Chattanooga's photo-enforced red-light and speed cameras are a thorn in many drivers' sides, but those popped by the $50 ticket can tell themselves they're making roads safer.
Or at least that's the word from city leaders, who plan to fund partial grants for teenage driver education with the nearly $1 million netted since the photo-camera fines were initiated in June 2007.
"Right now we just have a draft proposal, and it's making its way through the city processes, but we hope to have to a pilot program very soon," said city Traffic Engineer John Van Winkle.
* S curves on Hixson Pike
* Barton Avenue across from GPS
* South Crest Road just at the Georgia-Tennessee border
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* M.L. King Boulevard and Pine Street
* Brainerd at Moore roads
* Northbound Highway 153 at Gadd Road
* Northbound Highway 153 at Hamill Road
* Fourth Avenue and 23rd Street
* Dayton Boulevard at Signal Mountain Road in Red Bank
* Dayton Boulevard at Ashland Terrace in Red Bank
The grants are being heralded as a good partnership in a county where driver education is not offered in public schools. Hamilton County Schools scrapped the program years ago and has been reluctant to restart it, citing the expense of insurance, cars, instructors and fuel.
"These tickets are going to save lives," said Missy Crutchfield, the city's Education, Arts and Culture Department administrator. "Teen drivers are dying, and they are also killing other drivers."
Ms. Crutchfield, whose department will administer the program, said the city is obtaining driver education books and has numerous corporate partners.
It is hoped the pilot program will see its first class by the end of the school year, she said.
Driver education classes cost about $400 on the private market, but city leaders plan to contract with driving instructors and offer classes at community centers.
Specifics on how the grants will be awarded have not yet been worked out, said Richard Beeland, spokesman for Mayor Ron Littlefield.
"We would like for it to be need-based, but that might be too hard to figure out," Mr. Beeland said. "The grants will pay for a significant portion of the registration fee, but it's kind of hard to just give anything away."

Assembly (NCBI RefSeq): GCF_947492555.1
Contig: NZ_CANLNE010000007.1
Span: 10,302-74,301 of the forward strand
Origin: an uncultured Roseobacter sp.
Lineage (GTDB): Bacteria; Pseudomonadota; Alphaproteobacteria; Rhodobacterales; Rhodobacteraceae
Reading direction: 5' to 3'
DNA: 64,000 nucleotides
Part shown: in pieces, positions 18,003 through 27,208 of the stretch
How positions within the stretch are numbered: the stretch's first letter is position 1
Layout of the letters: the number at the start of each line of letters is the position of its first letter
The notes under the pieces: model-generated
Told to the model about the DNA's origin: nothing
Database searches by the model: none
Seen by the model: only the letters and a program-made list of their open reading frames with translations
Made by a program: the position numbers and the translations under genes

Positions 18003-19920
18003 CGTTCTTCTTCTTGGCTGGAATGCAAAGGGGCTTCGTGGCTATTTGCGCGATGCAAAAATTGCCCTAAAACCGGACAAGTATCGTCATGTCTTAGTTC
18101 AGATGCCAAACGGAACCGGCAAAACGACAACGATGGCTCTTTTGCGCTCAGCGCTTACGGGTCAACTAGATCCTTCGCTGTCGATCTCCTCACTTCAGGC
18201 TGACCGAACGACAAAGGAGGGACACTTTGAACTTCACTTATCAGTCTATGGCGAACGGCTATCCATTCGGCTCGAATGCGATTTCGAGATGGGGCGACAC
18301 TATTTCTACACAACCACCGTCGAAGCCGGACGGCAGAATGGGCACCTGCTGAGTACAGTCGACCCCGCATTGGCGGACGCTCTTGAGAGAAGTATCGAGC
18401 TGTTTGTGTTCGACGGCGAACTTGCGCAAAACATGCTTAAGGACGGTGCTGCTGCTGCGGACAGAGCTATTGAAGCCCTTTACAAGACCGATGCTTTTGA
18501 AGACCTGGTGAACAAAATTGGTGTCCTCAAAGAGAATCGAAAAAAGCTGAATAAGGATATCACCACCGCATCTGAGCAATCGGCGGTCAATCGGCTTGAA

Students will be required to complete the course, which usually requires 30 hours of classroom instruction and six hours behind the wheel, said Johnny Essex, owner of Essex Driving School on Mountain Creek Road.
"Driver's education is an investment," Mr. Essex said. "Think about all the lives lost, injuries and property damage caused by young, inexperienced drivers."
Mr. Essex said the grant program would be welcomed, though he is not involved in its development and hasn't heard any details about its implementation.
"I think driver's education is so important it should be mandatory," he said.
Staff Photo by Dan Henry Johnny Essex, right, works with Hannah Davidson, an 18-year-old freshman at UTC, to complete a driver's education class as she tries to earn her driver's license. Chattanooga plans to provide grants for driver's education through it's traffic camera ticketing program.
City leaders agree. Mr. Littlefield holds this program out as a priority, Mr. Beeland said. They also hope the program will tamp down some of the negative feelings about the traffic-camera program.
"We knew that driver's education was something that was desired by the community," Mr. Van Winkle said. "We're putting this money to good use. It's not balancing our budget."
Mr. Littlefield, Mr. Beeland and Ms. Crutchfield said they've gotten tickets from the camera-enforcement program.
Red Bank, the other Hamilton County municipality with red-light cameras, directs proceeds from its program back to the general fund, said City Manager Chris Dorsey. That money helps pay police officers and a part-time clerk who helps administer the program, he said.
"Nobody likes getting a ticket, regardless of whether it's from an officer or from a camera," Mr. Beeland said. "We've all contributed to this fund."
Adam Crisp covers education issues for the Times Free Press. He joined the paper's staff in 2007 and initially covered crime, public safety, courts and general assignment topics. Prior to Chattanooga, Crisp was a crime reporter at the Savannah Morning News and has been a reporter and editor at community newspapers in southeast Georgia. In college, he led his student paper to a first-place general excellence award from the Georgia College Press Association. He earned ...